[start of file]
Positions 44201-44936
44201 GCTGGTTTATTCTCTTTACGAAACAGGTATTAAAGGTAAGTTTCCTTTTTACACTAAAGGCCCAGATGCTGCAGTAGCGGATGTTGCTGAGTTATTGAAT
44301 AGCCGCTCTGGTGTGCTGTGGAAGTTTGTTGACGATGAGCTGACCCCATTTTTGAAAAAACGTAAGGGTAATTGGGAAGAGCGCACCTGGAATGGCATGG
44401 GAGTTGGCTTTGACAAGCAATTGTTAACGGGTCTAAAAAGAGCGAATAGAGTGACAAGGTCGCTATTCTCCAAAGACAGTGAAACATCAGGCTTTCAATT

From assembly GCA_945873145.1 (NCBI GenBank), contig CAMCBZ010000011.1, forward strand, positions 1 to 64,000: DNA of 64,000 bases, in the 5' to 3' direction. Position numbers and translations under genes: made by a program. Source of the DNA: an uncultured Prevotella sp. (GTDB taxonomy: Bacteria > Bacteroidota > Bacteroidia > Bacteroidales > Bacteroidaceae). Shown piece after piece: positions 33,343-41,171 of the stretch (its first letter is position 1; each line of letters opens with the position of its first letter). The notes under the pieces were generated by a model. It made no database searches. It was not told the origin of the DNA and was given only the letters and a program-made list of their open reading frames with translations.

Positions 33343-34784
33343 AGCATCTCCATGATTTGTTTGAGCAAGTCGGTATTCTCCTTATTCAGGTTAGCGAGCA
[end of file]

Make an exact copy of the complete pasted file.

Positions 44201-44936
44201 GCTGGTTTATTCTCTTTACGAAACAGGTATTAAAGGTAAGTTTCCTTTTTACACTAAAGGCCCAGATGCTGCAGTAGCGGATGTTGCTGAGTTATTGAAT
44301 AGCCGCTCTGGTGTGCTGTGGAAGTTTGTTGACGATGAGCTGACCCCATTTTTGAAAAAACGTAAGGGTAATTGGGAAGAGCGCACCTGGAATGGCATGG
44401 GAGTTGGCTTTGACAAGCAATTGTTAACGGGTCTAAAAAGAGCGAATAGAGTGACAAGGTCGCTATTCTCCAAAGACAGTGAAACATCAGGCTTTCAATT

From assembly GCA_945873145.1 (NCBI GenBank), contig CAMCBZ010000011.1, forward strand, positions 1 to 64,000: DNA of 64,000 bases, in the 5' to 3' direction. Position numbers and translations under genes: made by a program. Source of the DNA: an uncultured Prevotella sp. (GTDB taxonomy: Bacteria > Bacteroidota > Bacteroidia > Bacteroidales > Bacteroidaceae). Shown piece after piece: positions 33,343-41,171 of the stretch (its first letter is position 1; each line of letters opens with the position of its first letter). The notes under the pieces were generated by a model. It made no database searches. It was not told the origin of the DNA and was given only the letters and a program-made list of their open reading frames with translations.

Positions 33343-34784
33343 AGCATCTCCATGATTTGTTTGAGCAAGTCGGTATTCTCCTTATTCAGGTTAGCGAGCA